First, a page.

Yahoo CEO Carol Bartz Under Fire, but Company’s Problems May Not Be Fixable
Yahoo’s problems are bigger than a struggling CEO—and the Internet giant could be beyond saving.
Angry Yahoo shareholders have been agitating for the ouster of CEO Carol Bartz and were disappointed Thursday when the Yahoo board stood behind their besieged CEO at the company’s annual shareholder meeting.
“When I hear Carol talk, I scratch my head and wonder, ‘How did she get this job?’” says Eric Jackson, founder of Ironfire Capital, a hedge fund that holds a tiny stake in Yahoo, less than 1 percent of outstanding shares. “She just doesn’t make any sense. She doesn’t seem to have the numbers on the tip of her tongue. She doesn’t have the ability to define what the business is. She fumbles questions on earnings calls. Her answers are rambling and hard to follow.”
But Yahoo’s problems are bigger than Bartz. The company’s revenue has been in slow decline for the past few years. Meanwhile, Facebook has zoomed past Yahoo to become the No. 1 seller of online display advertising, according to eMarketer, a researcher that tracks online ad spending.
This year, Facebook will rake in $2.2 billion in display ads versus $1.6 billion for Yahoo. Last year, Yahoo was No. 2, with $1.4 billion, and Facebook generated $1.2 billion in display ads.
For years, Yahoo has suffered management turnovers and some big blunders, including a botched merger with Microsoft in 2008. Microsoft would have paid $45 billion for Yahoo, but co-founder Jerry Yang, who was then Yahoo’s CEO, turned down the offer. Yahoo is now valued at less than half that amount.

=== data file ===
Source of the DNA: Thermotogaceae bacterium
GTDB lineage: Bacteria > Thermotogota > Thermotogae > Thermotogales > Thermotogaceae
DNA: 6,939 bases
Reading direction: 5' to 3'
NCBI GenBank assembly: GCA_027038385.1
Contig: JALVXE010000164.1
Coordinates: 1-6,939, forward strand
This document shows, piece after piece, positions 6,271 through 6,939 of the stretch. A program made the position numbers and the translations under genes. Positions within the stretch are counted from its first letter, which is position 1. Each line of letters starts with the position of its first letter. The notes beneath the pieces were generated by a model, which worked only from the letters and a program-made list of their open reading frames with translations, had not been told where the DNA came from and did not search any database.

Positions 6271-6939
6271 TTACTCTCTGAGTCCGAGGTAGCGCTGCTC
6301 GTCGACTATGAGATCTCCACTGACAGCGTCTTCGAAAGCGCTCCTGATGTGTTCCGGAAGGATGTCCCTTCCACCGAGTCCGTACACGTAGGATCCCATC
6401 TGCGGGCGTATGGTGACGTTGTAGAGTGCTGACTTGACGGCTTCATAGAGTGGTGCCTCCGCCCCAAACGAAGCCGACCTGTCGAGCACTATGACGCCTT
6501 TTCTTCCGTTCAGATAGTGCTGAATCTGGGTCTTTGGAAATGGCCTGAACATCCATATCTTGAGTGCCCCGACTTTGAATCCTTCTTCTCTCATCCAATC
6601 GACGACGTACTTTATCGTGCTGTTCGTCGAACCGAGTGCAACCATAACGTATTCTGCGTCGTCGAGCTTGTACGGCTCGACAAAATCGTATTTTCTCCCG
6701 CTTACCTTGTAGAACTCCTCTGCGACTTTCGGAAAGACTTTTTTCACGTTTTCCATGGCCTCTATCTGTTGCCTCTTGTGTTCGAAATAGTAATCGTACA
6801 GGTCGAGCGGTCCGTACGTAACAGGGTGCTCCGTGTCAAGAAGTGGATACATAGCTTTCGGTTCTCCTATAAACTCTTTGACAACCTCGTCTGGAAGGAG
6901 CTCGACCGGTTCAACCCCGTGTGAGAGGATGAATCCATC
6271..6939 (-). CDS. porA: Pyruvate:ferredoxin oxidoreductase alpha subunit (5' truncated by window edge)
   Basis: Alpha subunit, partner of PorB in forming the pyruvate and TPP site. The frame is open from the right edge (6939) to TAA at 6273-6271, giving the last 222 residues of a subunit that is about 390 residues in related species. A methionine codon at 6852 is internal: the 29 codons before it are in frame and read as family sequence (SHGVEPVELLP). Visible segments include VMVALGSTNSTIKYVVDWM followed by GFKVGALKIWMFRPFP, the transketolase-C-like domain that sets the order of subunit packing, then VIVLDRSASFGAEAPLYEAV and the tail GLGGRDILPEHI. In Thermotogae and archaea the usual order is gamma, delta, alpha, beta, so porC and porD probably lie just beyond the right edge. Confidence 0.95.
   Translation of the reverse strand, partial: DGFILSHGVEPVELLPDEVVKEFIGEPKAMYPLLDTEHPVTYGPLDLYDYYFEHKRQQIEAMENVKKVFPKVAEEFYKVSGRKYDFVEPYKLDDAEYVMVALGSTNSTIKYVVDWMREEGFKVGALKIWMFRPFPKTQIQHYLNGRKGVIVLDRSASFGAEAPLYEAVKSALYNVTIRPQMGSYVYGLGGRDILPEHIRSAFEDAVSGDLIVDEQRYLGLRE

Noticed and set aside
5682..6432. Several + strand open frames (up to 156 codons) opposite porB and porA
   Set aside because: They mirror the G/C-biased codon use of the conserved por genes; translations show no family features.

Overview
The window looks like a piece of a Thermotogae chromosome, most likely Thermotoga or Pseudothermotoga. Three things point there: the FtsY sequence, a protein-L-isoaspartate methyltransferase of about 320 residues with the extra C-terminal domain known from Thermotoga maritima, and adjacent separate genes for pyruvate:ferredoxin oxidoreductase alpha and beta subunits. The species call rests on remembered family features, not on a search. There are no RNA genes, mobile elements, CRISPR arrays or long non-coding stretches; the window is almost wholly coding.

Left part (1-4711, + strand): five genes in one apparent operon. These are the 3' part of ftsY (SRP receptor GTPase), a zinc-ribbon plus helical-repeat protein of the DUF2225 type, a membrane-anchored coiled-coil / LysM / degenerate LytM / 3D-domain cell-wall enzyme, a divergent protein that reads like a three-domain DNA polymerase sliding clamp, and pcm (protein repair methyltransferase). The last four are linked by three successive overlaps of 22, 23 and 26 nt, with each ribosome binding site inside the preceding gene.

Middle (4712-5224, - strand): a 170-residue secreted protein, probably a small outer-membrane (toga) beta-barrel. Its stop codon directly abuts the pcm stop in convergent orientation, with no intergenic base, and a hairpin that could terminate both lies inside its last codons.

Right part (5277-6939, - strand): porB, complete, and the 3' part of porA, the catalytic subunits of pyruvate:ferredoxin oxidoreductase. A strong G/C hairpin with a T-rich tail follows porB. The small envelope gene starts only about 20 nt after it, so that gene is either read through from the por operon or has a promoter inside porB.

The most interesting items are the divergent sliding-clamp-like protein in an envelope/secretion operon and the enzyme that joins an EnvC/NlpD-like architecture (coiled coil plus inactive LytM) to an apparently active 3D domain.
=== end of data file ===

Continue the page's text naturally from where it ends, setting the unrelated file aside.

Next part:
Bartz joined Yahoo in January 2009 and was supposed to clean house and engineer a turnaround for the ailing Internet giant. But over the past two and a half years, Yahoo’s stock price has barely budged. Revenue fell to $6.3 billion in 2010 from $7.2 billion in 2008. This year, analysts reckon sales will slide again, albeit only slightly.
As Jackson sees it, Yahoo’s best asset has nothing to do with its core business of delivering content on its websites. Rather, he says it’s the 40 percent stake in Alibaba Group, a Chinese Internet company that Yahoo acquired in 2005. Jackson expects that stake could increase four-fold in value by 2015.
But Jackson says Bartz has been so focused on the core business that she has failed to stay on top of the Alibaba investment. In May, Yahoo announced that Alibaba had carved off a key subsidiary—a company called Alipay, which is the Chinese equivalent of PayPal—without telling anyone at Yahoo.
That meant Yahoo’s stake in Alibaba was suddenly valued at less than it had been. Yahoo shares sank, and investors howled. How could Bartz and her team get blindsided like this?
Alibaba has claimed that Jerry Yang, who sits on the Alibaba board, knew Alipay was being spun off and agreed to it. Now Yahoo and Alibaba Group are negotiating a settlement. Jackson says he believes Yahoo will end up getting some compensation. But the fiasco doesn’t inspire confidence in Bartz and her team.
“They’ve had this incredible asset, this golden ticket. No American firm has ever made as good an investment in the Chinese Internet space. But they are obviously not managing it correctly,” Jackson says.
This week, rumors swirled that Yahoo’s board has been looking for a new CEO. A Yahoo spokeswoman said there’s no truth to those rumors and that the board is absolutely not looking to replace Bartz.
At this point it almost doesn’t matter. Yahoo has been mismanaged for so long, and made so many wrong turns, that it might be too late for anyone to turn it around.